Study: Antacids users 300% more likely to get COVID

A study of over 80,000 people concluded that those taking Proton Pump Inhibitors (PPIs) for heartburn, are far more likely to contract COVID-19 than those who are not.

The study, published in July of 2020 in the American Journal of Gastroenterology, surveyed 86,602 respondents and asked them about their PPI use, and whether or not they have tested positive for COVID-19 or not. Individuals consuming these medications once per day were more than 200% likely to contract COVID-19 compared to those who took no PPIs. For those who took two PPIs per day, the evidence was even more compelling as their risk of contracting COVID-19 increased 300% compared to those not on the heartburn medications.

Does correlation mean causation?

Now, just because people on PPIs are contracting COVID-19 far more often, doesn’t mean PPIs are the reason for the increase. For instance, people on PPIs are presumably more likely to have poor diets so perhaps the poor diets are the real reason for the increase and not the PPIs.

However, researchers hypothesized an intriguing theory as to why PPIs are making people more likely to be vulnerable to COVID-19. PPIs are known to decrease acid in the stomach so much that they create a condition called hypochlorhydria. It’s well established that hypochlorhydria inhibits our ability to fight certain bacteria and viruses.

Other PPI concerns

Approximately 8% of adults in the U.S. take PPIs. Even the often pro-pharmaceutical website acknowledges that research on these drugs are tying them to scary health conditions like dementia, kidney disease and heart attacks. The package insert on PPIs warn that their product decreasing magnesium in the body. To read about why magnesium is so important, click here.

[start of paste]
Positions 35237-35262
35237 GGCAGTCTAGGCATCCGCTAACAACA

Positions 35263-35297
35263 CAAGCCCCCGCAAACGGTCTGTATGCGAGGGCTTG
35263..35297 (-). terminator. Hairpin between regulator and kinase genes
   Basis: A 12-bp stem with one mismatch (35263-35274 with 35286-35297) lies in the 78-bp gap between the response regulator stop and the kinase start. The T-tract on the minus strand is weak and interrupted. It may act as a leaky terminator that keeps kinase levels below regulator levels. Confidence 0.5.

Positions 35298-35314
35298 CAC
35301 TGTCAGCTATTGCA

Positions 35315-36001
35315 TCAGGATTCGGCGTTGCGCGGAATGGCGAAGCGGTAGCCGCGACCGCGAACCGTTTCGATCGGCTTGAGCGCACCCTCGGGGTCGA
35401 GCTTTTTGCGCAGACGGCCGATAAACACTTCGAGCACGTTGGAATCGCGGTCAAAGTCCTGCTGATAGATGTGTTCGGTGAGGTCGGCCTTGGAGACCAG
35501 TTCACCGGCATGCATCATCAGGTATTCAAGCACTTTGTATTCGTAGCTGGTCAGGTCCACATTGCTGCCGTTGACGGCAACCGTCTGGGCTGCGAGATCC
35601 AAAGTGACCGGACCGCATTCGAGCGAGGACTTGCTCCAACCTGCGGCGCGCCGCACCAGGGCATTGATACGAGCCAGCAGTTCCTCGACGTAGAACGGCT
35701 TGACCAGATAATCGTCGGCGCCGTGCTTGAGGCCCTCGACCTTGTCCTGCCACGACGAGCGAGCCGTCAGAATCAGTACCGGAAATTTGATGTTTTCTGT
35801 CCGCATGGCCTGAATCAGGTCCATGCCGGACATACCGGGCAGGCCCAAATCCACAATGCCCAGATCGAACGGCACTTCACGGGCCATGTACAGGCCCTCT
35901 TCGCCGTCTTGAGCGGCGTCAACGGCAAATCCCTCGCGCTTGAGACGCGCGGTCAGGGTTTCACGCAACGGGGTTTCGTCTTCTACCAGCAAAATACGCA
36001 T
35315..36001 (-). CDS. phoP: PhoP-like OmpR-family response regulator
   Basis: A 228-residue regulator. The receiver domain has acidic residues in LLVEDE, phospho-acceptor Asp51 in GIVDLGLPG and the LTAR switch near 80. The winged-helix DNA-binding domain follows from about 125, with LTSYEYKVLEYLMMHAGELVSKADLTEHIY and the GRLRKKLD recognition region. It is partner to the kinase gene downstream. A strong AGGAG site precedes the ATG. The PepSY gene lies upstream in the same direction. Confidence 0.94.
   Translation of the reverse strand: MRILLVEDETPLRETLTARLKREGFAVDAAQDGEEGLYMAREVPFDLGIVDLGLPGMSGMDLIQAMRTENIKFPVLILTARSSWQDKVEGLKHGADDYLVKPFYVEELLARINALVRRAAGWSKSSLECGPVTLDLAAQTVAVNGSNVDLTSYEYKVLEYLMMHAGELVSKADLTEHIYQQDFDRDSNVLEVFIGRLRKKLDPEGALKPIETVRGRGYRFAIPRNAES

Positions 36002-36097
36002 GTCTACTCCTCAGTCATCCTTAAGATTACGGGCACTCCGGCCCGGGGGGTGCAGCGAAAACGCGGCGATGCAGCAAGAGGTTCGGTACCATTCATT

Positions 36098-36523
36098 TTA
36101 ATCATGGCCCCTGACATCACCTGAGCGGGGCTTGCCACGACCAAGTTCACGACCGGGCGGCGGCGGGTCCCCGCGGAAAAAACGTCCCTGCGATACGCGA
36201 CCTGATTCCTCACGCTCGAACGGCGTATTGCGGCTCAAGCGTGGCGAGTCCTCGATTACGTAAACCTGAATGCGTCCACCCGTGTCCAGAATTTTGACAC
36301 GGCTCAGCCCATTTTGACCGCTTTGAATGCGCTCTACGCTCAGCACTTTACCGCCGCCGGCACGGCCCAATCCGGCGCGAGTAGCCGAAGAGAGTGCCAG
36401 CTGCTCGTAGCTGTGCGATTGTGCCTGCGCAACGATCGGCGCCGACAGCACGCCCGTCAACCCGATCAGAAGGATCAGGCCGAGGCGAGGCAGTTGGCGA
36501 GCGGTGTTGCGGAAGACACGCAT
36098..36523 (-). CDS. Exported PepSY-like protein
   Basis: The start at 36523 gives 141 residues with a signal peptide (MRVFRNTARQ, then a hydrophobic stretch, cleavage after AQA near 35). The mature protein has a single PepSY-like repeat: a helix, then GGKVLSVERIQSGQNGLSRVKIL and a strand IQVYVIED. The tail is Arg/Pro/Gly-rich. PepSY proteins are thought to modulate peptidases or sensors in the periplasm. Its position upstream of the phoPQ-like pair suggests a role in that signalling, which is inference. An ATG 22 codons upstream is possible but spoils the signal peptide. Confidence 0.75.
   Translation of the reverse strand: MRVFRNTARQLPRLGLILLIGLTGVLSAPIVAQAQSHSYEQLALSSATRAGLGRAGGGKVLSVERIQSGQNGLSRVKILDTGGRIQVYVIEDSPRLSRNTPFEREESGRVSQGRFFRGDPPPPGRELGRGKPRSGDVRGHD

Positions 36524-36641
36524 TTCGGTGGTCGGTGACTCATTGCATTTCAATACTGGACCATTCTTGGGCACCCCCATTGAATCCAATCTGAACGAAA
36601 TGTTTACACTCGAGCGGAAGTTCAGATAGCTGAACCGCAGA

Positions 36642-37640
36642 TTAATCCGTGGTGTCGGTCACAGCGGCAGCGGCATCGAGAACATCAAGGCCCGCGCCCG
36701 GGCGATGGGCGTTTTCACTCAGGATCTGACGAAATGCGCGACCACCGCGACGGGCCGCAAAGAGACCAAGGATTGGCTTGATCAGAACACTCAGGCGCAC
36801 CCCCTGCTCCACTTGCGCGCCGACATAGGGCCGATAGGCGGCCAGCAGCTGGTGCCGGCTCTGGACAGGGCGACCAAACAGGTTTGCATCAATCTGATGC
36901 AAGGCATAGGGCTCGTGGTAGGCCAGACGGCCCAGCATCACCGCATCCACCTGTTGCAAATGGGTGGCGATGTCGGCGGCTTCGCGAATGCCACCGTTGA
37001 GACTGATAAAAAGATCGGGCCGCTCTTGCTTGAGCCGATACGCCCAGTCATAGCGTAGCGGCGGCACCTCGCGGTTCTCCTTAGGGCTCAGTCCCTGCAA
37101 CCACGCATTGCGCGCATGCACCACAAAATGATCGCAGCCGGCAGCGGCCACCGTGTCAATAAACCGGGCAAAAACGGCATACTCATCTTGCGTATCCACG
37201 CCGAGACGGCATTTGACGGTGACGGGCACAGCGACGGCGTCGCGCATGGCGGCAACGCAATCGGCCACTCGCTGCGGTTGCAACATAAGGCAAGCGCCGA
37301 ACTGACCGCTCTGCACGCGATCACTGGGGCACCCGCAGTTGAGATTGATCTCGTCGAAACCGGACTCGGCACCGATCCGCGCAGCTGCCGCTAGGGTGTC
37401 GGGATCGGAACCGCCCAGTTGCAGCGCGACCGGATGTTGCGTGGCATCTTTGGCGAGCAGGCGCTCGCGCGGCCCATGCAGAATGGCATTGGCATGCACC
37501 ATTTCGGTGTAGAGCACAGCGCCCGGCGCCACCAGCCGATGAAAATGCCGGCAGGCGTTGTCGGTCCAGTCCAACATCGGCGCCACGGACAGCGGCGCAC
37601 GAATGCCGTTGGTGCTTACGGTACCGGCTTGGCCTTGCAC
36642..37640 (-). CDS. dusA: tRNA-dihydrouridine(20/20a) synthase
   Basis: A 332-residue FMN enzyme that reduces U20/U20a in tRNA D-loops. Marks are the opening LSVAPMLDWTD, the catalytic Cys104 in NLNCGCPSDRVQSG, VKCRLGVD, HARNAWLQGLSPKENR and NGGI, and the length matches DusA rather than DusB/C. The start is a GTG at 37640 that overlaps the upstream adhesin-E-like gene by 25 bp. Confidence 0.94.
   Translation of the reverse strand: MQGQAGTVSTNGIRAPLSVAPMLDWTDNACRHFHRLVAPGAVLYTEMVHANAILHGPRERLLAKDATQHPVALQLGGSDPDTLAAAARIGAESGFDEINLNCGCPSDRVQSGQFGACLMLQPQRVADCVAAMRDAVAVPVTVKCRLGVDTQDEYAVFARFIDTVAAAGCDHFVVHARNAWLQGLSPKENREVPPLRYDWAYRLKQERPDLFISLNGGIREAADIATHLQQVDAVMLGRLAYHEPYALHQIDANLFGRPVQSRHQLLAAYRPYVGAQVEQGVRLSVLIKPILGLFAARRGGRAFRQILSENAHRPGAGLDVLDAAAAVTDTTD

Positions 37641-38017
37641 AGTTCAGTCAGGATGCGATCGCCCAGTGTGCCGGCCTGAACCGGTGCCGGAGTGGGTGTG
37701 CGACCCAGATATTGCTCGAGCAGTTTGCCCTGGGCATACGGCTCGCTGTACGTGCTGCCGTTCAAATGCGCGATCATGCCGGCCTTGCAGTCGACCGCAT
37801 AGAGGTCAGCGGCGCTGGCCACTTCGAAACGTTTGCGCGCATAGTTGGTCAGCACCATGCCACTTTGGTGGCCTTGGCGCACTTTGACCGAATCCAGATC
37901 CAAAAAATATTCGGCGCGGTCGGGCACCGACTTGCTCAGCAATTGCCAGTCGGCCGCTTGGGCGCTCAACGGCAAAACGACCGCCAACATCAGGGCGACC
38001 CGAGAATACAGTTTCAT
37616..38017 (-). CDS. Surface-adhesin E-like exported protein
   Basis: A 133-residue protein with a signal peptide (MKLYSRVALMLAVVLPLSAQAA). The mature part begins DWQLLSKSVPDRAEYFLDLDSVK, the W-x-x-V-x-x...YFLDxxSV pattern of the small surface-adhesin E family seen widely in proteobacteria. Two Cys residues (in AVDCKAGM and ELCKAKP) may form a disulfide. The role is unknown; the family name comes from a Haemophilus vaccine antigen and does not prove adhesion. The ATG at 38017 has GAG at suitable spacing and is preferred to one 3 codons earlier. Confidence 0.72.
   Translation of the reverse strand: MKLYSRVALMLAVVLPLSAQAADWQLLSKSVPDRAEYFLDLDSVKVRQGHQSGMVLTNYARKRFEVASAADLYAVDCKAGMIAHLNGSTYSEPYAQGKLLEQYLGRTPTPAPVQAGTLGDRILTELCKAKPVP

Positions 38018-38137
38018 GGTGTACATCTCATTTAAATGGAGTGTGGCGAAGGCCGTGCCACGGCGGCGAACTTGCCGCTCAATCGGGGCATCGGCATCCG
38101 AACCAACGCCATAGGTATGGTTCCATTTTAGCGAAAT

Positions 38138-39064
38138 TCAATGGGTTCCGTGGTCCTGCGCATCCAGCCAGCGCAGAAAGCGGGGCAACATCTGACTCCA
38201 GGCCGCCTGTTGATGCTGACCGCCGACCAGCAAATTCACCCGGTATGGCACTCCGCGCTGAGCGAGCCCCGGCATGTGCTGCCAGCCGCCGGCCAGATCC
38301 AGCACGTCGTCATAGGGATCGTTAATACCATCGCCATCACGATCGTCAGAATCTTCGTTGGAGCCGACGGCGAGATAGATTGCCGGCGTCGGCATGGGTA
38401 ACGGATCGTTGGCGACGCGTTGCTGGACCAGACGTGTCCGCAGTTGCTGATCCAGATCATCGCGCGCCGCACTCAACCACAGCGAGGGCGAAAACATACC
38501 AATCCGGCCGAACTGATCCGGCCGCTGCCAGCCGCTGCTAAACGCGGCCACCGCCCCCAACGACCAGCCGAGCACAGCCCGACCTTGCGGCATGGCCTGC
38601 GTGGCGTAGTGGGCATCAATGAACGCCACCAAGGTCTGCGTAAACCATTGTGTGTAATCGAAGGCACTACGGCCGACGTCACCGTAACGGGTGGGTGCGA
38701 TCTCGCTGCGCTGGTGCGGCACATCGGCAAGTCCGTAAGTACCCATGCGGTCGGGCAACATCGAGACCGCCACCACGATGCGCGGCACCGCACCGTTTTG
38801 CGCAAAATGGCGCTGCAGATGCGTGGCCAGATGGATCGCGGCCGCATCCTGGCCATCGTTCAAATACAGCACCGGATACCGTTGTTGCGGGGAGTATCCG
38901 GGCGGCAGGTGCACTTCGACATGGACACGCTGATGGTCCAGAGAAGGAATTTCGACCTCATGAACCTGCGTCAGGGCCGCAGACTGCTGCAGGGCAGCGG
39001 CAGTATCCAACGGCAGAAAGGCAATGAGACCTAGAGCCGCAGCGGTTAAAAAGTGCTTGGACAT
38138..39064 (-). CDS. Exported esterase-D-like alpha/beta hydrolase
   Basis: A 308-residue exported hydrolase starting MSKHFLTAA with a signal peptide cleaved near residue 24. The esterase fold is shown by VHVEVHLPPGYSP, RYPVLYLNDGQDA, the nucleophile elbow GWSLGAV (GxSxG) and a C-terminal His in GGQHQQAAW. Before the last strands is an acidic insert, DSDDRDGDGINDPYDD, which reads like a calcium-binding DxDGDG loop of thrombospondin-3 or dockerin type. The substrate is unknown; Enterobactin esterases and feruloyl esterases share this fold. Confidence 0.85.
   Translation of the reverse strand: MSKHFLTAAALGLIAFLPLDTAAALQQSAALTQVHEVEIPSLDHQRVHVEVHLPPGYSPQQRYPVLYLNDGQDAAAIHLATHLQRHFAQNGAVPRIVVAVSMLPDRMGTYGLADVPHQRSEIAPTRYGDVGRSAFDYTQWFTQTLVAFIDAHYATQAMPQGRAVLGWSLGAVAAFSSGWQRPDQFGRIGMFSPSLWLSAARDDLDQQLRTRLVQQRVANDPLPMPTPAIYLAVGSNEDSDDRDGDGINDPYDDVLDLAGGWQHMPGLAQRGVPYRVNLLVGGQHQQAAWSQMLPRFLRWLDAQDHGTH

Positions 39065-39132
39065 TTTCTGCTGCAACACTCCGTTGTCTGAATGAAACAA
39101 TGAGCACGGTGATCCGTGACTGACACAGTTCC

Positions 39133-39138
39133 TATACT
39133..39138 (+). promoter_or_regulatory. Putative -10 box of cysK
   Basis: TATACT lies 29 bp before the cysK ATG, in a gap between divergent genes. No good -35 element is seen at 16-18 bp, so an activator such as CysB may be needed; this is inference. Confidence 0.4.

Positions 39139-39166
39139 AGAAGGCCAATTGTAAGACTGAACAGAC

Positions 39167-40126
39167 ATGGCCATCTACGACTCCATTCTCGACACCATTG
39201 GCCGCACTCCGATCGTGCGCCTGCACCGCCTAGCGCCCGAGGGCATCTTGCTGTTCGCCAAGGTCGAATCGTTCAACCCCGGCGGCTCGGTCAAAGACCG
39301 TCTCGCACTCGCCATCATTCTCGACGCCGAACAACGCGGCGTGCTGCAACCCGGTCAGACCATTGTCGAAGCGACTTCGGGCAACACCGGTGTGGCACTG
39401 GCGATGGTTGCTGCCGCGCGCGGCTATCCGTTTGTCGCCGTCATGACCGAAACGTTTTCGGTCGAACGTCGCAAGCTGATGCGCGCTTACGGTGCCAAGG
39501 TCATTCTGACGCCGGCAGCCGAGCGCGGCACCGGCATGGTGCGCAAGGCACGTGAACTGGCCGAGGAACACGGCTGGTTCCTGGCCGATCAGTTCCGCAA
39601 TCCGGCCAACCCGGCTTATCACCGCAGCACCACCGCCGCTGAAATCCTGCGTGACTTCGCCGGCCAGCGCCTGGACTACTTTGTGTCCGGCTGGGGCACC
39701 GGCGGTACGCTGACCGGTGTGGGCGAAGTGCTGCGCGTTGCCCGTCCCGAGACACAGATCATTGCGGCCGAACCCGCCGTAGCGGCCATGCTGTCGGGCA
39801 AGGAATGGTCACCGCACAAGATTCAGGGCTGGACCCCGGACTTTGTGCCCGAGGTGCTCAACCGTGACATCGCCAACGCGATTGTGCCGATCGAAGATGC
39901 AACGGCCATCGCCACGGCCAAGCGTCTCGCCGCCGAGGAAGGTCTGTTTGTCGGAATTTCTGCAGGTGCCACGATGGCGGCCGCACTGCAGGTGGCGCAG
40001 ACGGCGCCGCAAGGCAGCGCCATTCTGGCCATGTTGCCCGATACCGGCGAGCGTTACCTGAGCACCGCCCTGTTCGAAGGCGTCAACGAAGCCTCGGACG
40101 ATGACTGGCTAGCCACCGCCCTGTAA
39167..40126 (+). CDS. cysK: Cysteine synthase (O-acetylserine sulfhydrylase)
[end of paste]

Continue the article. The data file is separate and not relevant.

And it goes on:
Shockingly, studies are coming out saying that more than half of individuals on PPIs have no legitimate reason to be on them. Furthermore, PPI use leads to an “addiction cycle” – not that the drugs themselves are chemically addictive, but rather, users become dependent on them because getting off them causes the body to make even more stomach acid than when they were prescribed the drug. This is known in the medical field as the “PPI rebound.” This vicious cycle leads people to remain on the drug for years, even though the drugs label suggests patients take the drug for no more than two months.

But don’t take my word for it, listen to the words of featuring John Cooke (MD & PhD), chair of Cardiovascular Disease Research at Houston Methodist Hospital.

“But (Dr. Cooke) points out that these drugs are often prescribed when people have no medical reason to be on them. One recent study of long-term care facilities in the Midwest found that 65% of people taking a PPI didn’t have any diagnosis that might explain why the drug was prescribed. And PPIs can be tough to quit. Stopping the meds often leads to a phenomenon called PPI rebound, which causes people to make even more stomach acid than they were before. That leads many to stay on them for years, though the drugs’ labels say patients should only take them for 4 to 8 weeks to help heal ulcers or control heartburn.”




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